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High Court allows appeal of complainants over noise nuisance from multi use games area

The High Court has ruled on whether noise nuisance can arise from both the intended use of a sports area and from anti-social behaviour that takes place there.

Mr Justice Turner postponed making any remedy in a case brought against Chapel-en-le-Frith Parish Council to allow the parties to consider the implications of his findings.

The case was brought by residents Merren Jones, Stephen Covey-Crump and David Howe as an appeal against the decision of District Judge McGarva to dismiss their application for an abatement order for statutory noise nuisance.

All three live close to a multi-use games area and skate park and alleged noise from it amounted to a statutory nuisance from skateboards on metal ramps, ball strikes, shouting and loud music being played.

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DJ McGarva held there was a sharp legal distinction between noise generated from the area’s intended use and that from anti-social activities.

He also found the appellants had been rendered hypersensitive by the anti-social behaviour, without which they would not have been so adversely affected by the noise arising from the intended uses.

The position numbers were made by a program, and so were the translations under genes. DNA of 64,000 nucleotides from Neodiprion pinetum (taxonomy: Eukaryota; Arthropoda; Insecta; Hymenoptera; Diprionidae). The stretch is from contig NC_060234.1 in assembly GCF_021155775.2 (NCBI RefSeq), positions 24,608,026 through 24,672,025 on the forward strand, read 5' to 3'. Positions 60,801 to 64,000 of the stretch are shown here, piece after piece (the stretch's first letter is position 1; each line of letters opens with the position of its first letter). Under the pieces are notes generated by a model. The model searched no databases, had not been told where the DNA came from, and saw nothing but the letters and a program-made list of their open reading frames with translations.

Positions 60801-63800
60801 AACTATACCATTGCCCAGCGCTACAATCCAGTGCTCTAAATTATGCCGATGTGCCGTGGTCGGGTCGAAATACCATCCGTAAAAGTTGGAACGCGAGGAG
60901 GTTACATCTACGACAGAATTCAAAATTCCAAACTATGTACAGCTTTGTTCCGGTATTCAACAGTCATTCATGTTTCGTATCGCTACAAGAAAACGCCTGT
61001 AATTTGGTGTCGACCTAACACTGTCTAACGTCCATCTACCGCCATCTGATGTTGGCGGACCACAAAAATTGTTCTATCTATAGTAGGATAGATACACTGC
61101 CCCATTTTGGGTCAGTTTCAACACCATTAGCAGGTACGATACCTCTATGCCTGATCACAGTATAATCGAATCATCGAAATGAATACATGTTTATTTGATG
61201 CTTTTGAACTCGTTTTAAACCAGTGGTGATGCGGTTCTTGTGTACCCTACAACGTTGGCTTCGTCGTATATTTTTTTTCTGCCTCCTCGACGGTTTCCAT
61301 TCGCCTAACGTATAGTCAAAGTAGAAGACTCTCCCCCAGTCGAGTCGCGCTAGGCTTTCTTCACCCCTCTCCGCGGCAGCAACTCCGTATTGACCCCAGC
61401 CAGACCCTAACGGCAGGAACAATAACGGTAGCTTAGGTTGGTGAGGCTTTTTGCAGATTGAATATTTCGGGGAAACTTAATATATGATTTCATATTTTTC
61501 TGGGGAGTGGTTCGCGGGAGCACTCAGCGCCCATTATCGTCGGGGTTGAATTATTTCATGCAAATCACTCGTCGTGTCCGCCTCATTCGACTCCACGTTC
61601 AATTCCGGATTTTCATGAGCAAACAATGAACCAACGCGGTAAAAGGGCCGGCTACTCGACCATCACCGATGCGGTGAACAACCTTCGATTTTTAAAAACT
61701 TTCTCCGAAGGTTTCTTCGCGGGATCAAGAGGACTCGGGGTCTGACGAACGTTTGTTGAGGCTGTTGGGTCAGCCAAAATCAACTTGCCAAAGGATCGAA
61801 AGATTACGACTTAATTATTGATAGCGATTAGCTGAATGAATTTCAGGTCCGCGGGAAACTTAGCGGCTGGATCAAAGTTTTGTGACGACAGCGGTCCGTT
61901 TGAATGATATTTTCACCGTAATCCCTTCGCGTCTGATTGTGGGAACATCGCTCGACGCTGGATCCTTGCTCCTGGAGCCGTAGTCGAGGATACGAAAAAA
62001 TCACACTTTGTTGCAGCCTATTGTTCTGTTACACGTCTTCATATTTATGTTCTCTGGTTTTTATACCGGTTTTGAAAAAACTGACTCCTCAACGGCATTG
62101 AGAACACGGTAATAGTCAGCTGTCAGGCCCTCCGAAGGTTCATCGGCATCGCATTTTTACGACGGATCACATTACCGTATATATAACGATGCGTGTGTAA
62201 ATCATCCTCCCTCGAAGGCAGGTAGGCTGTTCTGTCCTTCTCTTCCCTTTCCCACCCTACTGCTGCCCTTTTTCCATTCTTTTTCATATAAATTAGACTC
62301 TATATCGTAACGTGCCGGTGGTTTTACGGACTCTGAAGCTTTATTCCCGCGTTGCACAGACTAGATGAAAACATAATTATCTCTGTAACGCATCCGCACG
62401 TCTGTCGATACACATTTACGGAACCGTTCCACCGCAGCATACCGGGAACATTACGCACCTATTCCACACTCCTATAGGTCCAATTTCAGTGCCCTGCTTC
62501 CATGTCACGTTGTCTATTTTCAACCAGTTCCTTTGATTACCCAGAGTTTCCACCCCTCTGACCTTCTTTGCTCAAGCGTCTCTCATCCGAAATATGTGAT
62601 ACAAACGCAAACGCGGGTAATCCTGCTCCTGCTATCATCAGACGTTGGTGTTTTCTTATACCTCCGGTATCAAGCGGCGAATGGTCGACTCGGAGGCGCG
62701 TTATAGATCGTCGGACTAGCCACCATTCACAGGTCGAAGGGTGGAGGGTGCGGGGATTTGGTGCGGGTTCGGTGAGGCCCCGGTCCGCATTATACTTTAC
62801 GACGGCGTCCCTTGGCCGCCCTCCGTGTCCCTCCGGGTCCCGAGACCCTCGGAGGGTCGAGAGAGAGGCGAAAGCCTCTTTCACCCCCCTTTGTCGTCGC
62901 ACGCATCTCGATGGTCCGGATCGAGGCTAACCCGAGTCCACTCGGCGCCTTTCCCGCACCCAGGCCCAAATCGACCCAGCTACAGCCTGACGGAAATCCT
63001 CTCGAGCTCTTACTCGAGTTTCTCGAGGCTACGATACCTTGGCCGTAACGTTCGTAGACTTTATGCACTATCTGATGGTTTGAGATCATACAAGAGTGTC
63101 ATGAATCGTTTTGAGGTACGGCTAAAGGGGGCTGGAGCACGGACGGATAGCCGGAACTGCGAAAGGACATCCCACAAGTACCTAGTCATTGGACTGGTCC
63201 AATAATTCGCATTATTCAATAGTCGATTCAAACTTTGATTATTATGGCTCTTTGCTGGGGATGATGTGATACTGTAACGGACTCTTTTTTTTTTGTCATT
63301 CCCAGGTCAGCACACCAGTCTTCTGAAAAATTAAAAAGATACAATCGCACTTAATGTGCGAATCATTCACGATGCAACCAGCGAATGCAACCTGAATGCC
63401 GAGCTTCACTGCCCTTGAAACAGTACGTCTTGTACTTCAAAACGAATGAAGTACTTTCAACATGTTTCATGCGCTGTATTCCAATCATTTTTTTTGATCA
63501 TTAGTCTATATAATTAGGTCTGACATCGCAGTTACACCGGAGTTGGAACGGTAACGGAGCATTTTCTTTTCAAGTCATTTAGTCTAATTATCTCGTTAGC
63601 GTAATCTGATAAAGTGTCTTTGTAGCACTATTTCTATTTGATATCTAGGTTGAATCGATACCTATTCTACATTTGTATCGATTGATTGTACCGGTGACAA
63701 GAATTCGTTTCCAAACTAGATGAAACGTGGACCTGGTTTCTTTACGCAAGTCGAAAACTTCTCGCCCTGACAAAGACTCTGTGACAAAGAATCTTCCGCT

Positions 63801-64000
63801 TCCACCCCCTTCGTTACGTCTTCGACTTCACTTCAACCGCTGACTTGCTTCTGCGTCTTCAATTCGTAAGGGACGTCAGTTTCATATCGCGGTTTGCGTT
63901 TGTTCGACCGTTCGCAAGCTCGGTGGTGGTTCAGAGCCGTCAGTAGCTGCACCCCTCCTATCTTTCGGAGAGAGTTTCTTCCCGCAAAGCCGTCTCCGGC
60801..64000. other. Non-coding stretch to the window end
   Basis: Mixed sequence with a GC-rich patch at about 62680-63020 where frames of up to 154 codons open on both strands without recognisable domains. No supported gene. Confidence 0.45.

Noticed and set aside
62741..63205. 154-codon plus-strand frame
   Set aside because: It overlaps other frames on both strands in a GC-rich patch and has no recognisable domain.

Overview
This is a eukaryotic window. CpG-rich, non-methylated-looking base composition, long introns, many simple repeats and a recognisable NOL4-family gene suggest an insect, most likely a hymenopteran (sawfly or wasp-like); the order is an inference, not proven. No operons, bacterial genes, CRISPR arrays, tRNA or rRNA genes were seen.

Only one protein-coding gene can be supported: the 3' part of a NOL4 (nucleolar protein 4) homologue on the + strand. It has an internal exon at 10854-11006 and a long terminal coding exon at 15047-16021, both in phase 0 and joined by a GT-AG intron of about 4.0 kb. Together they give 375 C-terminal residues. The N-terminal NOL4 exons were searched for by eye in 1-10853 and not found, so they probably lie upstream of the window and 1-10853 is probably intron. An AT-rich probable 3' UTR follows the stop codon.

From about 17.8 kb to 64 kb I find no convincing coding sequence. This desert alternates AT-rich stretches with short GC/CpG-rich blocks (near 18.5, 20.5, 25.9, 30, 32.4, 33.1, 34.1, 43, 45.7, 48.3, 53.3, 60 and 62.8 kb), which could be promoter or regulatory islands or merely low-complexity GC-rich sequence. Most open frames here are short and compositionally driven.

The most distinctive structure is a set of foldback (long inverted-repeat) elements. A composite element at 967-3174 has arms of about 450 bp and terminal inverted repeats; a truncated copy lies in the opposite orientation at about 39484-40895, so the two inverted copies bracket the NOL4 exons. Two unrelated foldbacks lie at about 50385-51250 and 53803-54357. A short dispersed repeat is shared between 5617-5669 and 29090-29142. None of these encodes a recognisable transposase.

The district judge said the questions that should be dealt with at appeal were whether he was right to draw this distinction, and to find that it was anti-social behaviour and not the area’s normal use that disturbed the appellants.

In Jones & Ors v Chapel-En-Le-Frith Parish Council [2022] EWHC 1909 (QB)  Turner J said: “Consideration should have been given to the impact upon health of all noise emanating from the [ground] and the skate park regardless as to whether it fell to be as a result of intended use or anti-social behaviour.”

He said the distinction between normal and anti-social use was not one that falls to be made under the statutory regime.

“Since it was impermissible to distinguish between intended and anti-social noise, it was also impermissible to treat anti-social noise, in part, as a cause of hypersensitivity such as to negate a finding of nuisance,” Turner J said.

“In any event, the existence of hypersensitivity is not a defence where even a person of normal resilience would have found the noise to be unreasonable.”

Mark Smulian

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